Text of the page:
The U.S. Fifth Circuit, applying Texas Law, affirmed summary judgment in favor of a pharmacy which negligently gave one of its customers the wrong medication. The court held that a pharmacy owes no duty of care to third parties injured on the road by a patient who was given someone else’s prescription. Affirming, the Court of Appeal reasoned as follows:
“We have little difficulty concluding that the Texas Supreme Court would not impose a tort duty between pharmacies and third parties of the type the plaintiffs here advocate. The Texas Supreme Court has described foreseeability as the foremost and dominant consideration in the duty analysis, and we agree with Walgreens that the harm caused to Martinez and the Longorias was not a foreseeable consequence of Walgreens’s alleged conduct. Most importantly, it was not sufficiently foreseeable that a pharmacy customer would take the medication in a bottle intended for someone else, notwithstanding that the label listed someone else’s name and a different medication. To be sure, the foreseeability inquiry does not require Walgreens to have foreseen the precise harm to third parties that in fact resulted from giving Gamboa someone else’s prescription. But where Texas courts have found the risk of harm to a third party to have been foreseeable, the possibility of harm was significantly less attenuated.
“Foreseeability aside, the Texas legislature has shown itself to be both willing and able to undertake the public policy balancing inherent in extensive regulation of pharmacies’ treatment of prescription drugs. For example, Texas law allows pharmacies to dispense dangerous drugs — including any drug that requires a prescription, such as glyburide metformin — only to those with valid prescriptions. It sets forth extensive labeling requirements, including that the label be easily readable and include the name of the patient and the drug’s brand name or generic name. Further, it imposes criminal liability on pharmacists who dispense dangerous drugs without prescriptions or fail to comply with labeling requirements, and imposes civil penalties on those who unlawfully engage in the practice of pharmacy. That is, the legislature has detailed other protections against the risk, and a tort duty to third parties would be in tension with this extensive regulatory scheme. This bolsters our conclusion that the Texas Supreme Court would not recognize a duty of care owed by Walgreens to the plaintiffs in this case.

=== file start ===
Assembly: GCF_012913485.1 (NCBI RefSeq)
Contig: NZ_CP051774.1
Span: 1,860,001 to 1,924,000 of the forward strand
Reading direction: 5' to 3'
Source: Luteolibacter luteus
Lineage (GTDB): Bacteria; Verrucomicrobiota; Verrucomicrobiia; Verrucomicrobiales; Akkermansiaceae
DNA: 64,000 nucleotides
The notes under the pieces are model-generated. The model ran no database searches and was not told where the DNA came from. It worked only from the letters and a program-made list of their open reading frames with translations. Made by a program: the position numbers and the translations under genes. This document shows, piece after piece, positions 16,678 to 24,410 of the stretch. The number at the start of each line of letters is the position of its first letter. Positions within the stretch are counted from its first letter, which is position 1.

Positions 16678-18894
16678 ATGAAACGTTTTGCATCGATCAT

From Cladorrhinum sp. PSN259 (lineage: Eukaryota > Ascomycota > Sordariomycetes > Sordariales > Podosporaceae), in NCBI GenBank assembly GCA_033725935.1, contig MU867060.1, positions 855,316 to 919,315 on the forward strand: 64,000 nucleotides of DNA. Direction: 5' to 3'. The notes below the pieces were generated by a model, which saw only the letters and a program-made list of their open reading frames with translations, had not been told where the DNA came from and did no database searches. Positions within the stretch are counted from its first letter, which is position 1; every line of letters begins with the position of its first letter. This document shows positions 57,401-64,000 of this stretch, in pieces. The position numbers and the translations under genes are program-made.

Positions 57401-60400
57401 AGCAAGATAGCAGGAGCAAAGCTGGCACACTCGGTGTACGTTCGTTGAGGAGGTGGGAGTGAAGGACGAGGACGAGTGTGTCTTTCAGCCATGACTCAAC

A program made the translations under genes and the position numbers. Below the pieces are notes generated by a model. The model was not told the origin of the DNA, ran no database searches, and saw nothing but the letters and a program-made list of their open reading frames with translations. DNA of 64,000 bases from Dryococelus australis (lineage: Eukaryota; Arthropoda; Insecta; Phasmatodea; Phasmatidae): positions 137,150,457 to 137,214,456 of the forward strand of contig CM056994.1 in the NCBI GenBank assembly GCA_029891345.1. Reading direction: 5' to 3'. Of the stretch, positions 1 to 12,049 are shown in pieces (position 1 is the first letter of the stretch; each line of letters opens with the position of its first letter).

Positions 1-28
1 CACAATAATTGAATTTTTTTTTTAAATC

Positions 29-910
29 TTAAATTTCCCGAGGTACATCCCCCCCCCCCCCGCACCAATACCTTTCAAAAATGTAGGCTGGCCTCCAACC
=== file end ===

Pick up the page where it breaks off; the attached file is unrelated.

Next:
“The plaintiffs suggest that this degree of legislative involvement actually cuts in their favor, in particular the statutory prohibitions on distributing prescription drugs to someone without a prescription. They disclaim reliance on statute to create tort liability where none would otherwise exist, arguing solely that statutory prohibitions help to more clearly define the standard of care Walgreens owed. But their reliance on statute begs the question of whether Walgreens owed a preexisting duty of care to the plaintiffs as non-patient third parties.
“To the extent that Texas courts are willing to infer a new tort duty from legislation — a rare, but not unheard-of, phenomenon — we disagree that the statutory prohibitions the plaintiffs cite point to a duty here. The Texas Supreme Court has settled that the threshold questions in every negligence per se case are whether the plaintiff belongs to the class that the statute was intended to protect and whether the plaintiff’s injury is of a type that the statute was designed to prevent. We do not doubt that legislative regulation of pharmacies was intended to protect the public health, safety, and welfare. The plaintiffs argue that as members of the public, they are therefore within the class of persons that the legislature aimed to protect by prohibiting the distribution of a prescription drug to someone without a prescription for that drug. Nothing suggests, however, that this statutory prohibition intended to prevent the type of harm that the plaintiffs experienced — rather than preventing harm to the members of the public who ingest potentially dangerous prescription drugs and suffer harm as a result. We therefore cannot infer from Walgreens’s alleged violation of its statutory obligations that its tort duty of care extends to the third-party plaintiffs in this case.”
Martinez v. Walgreen Company, No.18-40636, 2019 WL 3851733 (5th Cir. Aug. 16, 2019).
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